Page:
1
James H Jannard: Dimensionally Stable eyewear. Oakley, Knobbe Martens Olson & Bear, July 30, 1996: US05541674 (275 worldwide citation)

Disclosed are dimensionally stable eyewear frames, for minimizing visual distortion due to relative movement of the left and right optical zones of the eyewear. In one embodiment, the eyeglass orbitals are investment cast from substantially pure titanium or a titanium based alloy. The bridge may be ...


2
Robert G Wiley: Variable focus lens. Marshall & Melhorn, November 19, 1991: US05066301 (213 worldwide citation)

A variable focus lens apparatus includes a transparent, generally circular envelope, a transparent gel having a relatively high resistance to flow encased in the envelope, and a plurality of light refractive particles suspended in a predetermined orientation in the gel. When an external force field ...


3
Gholam A Peyman, Jeffrey E Koziol, Hirotsugu Yasuda: Soft corneal contact lens with tightly cross-linked polymer coating and method of making same. Roylance Abrams Berdo & Farley, January 26, 1982: US04312575 (213 worldwide citation)

A soft corneal contact lens comprising a soft, highly oxygen-permeable, polymeric lens having formed on the surface thereof an ultrathin, optically clear, impermeable barrier coating. The barrier coating is tightly cross-linked and comprises the reaction product resulting from an electrical glow dis ...


4
Ernie Fernandez: Sunglasses with adjustable ventilation. Pan Optx, Medlen & Carroll, May 15, 2001: US06233342 (211 worldwide citation)

Eyewear is disclosed for use in sports and the like which allows the wearer to adjust the flow of air across the inside surface of the lens without having to remove the eyewear. The eyewear includes a frame shaped to fit a wearer's face, one or two lenses mounted in the frame, and a temple brac ...


5
Michael H Freeman: Multifocal contact lenses utilizing diffraction and refraction. Pilkington P E, F Eugene Davis IV, Mark P Stone, January 20, 1987: US04637697 (207 worldwide citation)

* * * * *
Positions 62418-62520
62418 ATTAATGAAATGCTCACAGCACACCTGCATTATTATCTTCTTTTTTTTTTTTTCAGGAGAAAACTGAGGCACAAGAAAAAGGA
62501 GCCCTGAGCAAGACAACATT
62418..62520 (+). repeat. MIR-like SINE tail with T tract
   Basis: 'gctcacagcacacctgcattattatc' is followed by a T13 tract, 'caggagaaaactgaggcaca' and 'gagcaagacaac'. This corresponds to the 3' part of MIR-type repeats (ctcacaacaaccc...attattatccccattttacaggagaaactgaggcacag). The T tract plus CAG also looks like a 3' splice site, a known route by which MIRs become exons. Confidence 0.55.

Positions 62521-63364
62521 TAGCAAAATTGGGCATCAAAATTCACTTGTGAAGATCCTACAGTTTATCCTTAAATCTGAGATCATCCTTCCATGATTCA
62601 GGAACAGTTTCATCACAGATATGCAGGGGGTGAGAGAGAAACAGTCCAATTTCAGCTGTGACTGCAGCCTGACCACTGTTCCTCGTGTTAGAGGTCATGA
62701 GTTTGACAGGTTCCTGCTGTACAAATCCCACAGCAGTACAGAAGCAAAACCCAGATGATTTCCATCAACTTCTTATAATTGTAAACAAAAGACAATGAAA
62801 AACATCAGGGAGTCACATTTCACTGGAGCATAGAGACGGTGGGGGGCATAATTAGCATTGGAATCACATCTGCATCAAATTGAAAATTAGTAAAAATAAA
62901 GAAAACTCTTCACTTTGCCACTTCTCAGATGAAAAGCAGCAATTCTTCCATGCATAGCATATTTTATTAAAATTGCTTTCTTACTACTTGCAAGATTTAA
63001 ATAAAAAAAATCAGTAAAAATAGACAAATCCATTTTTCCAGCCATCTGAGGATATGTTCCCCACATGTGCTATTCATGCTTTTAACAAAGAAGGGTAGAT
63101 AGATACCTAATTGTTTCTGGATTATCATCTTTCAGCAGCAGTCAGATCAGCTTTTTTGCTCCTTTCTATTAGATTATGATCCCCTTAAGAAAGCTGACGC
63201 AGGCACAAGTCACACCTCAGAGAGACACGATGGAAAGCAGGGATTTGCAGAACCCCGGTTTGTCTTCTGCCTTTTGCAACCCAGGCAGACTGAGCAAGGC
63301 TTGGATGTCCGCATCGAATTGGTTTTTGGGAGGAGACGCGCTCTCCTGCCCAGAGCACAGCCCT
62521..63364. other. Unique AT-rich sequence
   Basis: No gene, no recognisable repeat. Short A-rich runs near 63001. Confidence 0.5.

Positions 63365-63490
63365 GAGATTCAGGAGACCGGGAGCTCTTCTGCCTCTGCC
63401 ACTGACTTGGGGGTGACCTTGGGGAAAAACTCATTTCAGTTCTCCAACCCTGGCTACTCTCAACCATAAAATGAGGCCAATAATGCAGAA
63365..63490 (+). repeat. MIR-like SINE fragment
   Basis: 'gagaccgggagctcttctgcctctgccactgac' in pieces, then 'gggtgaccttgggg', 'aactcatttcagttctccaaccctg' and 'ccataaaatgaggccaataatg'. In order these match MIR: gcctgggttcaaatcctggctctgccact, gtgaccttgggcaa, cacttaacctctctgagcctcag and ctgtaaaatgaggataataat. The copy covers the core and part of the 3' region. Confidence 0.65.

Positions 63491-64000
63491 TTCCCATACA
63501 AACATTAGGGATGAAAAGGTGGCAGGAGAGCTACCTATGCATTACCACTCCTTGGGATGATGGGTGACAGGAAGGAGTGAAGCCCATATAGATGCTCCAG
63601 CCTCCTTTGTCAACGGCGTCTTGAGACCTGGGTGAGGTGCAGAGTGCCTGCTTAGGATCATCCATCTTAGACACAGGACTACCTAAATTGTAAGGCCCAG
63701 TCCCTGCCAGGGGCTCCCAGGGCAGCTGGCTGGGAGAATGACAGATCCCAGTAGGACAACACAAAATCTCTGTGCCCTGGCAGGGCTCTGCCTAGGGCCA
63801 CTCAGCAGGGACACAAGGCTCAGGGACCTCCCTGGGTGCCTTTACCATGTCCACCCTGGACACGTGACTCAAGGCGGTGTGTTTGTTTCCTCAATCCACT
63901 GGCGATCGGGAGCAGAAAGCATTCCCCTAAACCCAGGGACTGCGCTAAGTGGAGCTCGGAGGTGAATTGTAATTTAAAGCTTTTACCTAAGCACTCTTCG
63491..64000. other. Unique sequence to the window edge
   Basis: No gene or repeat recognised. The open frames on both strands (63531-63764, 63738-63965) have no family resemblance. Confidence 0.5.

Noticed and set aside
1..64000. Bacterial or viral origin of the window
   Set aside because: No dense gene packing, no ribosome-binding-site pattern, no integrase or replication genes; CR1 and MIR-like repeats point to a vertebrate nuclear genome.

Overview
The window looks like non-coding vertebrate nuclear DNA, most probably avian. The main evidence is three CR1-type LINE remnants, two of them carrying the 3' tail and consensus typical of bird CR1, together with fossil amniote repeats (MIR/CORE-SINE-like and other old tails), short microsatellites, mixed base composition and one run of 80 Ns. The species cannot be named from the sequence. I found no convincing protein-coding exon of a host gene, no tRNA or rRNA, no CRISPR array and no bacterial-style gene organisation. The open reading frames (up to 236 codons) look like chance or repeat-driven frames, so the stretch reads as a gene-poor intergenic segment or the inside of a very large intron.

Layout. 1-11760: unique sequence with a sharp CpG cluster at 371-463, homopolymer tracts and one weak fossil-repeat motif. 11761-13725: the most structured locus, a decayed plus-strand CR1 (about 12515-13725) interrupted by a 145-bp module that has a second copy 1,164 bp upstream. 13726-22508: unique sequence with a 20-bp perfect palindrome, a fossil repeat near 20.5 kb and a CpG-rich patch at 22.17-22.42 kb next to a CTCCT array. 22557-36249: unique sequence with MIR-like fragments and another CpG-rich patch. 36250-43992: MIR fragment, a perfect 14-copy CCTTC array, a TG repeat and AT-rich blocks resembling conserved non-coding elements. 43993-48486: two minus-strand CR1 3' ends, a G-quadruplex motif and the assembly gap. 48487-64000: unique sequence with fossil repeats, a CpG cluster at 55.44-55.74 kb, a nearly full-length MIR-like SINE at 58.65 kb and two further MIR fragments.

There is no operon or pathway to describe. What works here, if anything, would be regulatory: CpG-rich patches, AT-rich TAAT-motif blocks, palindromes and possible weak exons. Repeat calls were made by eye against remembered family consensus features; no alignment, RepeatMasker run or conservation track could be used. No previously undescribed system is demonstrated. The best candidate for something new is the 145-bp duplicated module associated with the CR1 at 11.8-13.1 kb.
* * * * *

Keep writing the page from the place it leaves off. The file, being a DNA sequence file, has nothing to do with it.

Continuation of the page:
A bifocal contact lens has diffractive power added to the basic refractive power provided by the material of the lens and the basic curvature of its front and rear surfaces. The diffractive power arises from concentric zones, each providing an asymmetric retardation of light across the zone width to ...


6
James H Jannard: Toroidal lens for sunglasses. Oakley, Knobbe Marten Olson & Bear, September 19, 1989: US04867550 (198 worldwide citation)

Disclosed is a toroidal lens for use in a pair of sunglasses, comprising a unitary pane of transparent material which is curved about each of two substantially perpendicular axes, each having a substantially constant radius such that the lens defines a portion of the surface of a toroid. A cross-sec ...


7
Timothy Andrew Large: Switchable lens. Technology Partnership, Watson Cole Stevens Davis P L L C, January 27, 1998: US05712721 (195 worldwide citation)

A lens assembly (1) comprises a lens (2;10,11;20) the focal length of which may be changed by application of an electric or magnetic field. A switching means (4,15) provides a drive impulse to change the focal length of the lens (2;10,11;20). An integral power source (4,15) provides power for the sw ...


8
Annie C Maiden, Douglas G Vanderlaan, David C Turner, Robert N Love, James D Ford, Frank F Molock, Robert B Steffen, Gregory A Hill, Azaam Alli, Kevin P McCabe: Hydrogel with internal wetting agent. Johnson & Johnson Vision Care, Todd Volyn, April 9, 2002: US06367929 (194 worldwide citation)

A wettable silicone hydrogel made by including a high molecular weight hydrophilic polymer into the silicone hydrogel monomer mix is presented. The hydrophilic polymer is entrapped in the hydrogel with little or no covalent bonding between it and the hydrogel matrix.


9
Dominique Baude, Pierre Chavel, Denis Joyeux, Jean Taboury: Optical lens for correcting astigmatism. Essilor International Compagnie Generale, Blakely Sokoloff Taylor & Zafman, May 21, 1991: US05016977 (193 worldwide citation)

The present invention relates to an optical lens for correcting astigmatism. It includes diffractive components whose outlines are delimited by conic section curves having non-degenerate centers. More precisely, in accordance with the invention, the lens includes adjacent diffractive components havi ...


10
Douglas G Vanderlaan, Ivan M Nunez, Marcie Hargiss, Michele L Alton, Susan Williams: Soft contact lenses. Johnson & Johnson Vision Products, December 7, 1999: US05998498 (192 worldwide citation)

A soft contact lens comprising a silicone-hydrogel made by curing a reaction mixture comprising a silicone-containing monomer.



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